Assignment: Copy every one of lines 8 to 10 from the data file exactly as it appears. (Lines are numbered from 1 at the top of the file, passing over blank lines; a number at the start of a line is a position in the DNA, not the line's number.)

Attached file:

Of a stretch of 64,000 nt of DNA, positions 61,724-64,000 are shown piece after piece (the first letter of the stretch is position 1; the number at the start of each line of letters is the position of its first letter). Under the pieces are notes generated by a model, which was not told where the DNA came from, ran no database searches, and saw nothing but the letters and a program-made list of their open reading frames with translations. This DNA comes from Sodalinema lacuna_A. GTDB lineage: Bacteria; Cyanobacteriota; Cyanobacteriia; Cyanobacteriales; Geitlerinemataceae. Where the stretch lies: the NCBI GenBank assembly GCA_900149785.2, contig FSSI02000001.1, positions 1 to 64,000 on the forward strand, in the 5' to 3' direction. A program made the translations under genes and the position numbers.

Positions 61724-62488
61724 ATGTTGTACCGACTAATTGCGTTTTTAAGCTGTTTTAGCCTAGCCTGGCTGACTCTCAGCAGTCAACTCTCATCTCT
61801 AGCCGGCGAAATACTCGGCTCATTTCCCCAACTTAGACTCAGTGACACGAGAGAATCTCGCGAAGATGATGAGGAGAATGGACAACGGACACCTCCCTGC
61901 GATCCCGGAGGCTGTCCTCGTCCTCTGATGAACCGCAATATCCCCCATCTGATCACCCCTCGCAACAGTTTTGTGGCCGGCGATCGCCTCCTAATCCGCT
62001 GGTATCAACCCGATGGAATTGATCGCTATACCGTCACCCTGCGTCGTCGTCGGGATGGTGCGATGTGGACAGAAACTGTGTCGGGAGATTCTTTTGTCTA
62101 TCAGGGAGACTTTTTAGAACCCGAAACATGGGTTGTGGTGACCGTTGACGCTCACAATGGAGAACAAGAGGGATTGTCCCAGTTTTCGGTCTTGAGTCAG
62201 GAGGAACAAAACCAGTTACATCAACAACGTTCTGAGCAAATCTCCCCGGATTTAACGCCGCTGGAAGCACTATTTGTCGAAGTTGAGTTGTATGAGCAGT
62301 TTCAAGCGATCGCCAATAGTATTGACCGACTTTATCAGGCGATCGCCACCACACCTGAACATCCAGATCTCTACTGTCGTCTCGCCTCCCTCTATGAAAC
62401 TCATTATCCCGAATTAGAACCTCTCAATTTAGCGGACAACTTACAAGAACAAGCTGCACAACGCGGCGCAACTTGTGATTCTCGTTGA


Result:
62201 GAGGAACAAAACCAGTTACATCAACAACGTTCTGAGCAAATCTCCCCGGATTTAACGCCGCTGGAAGCACTATTTGTCGAAGTTGAGTTGTATGAGCAGT
62301 TTCAAGCGATCGCCAATAGTATTGACCGACTTTATCAGGCGATCGCCACCACACCTGAACATCCAGATCTCTACTGTCGTCTCGCCTCCCTCTATGAAAC
62401 TCATTATCCCGAATTAGAACCTCTCAATTTAGCGGACAACTTACAAGAACAAGCTGCACAACGCGGCGCAACTTGTGATTCTCGTTGA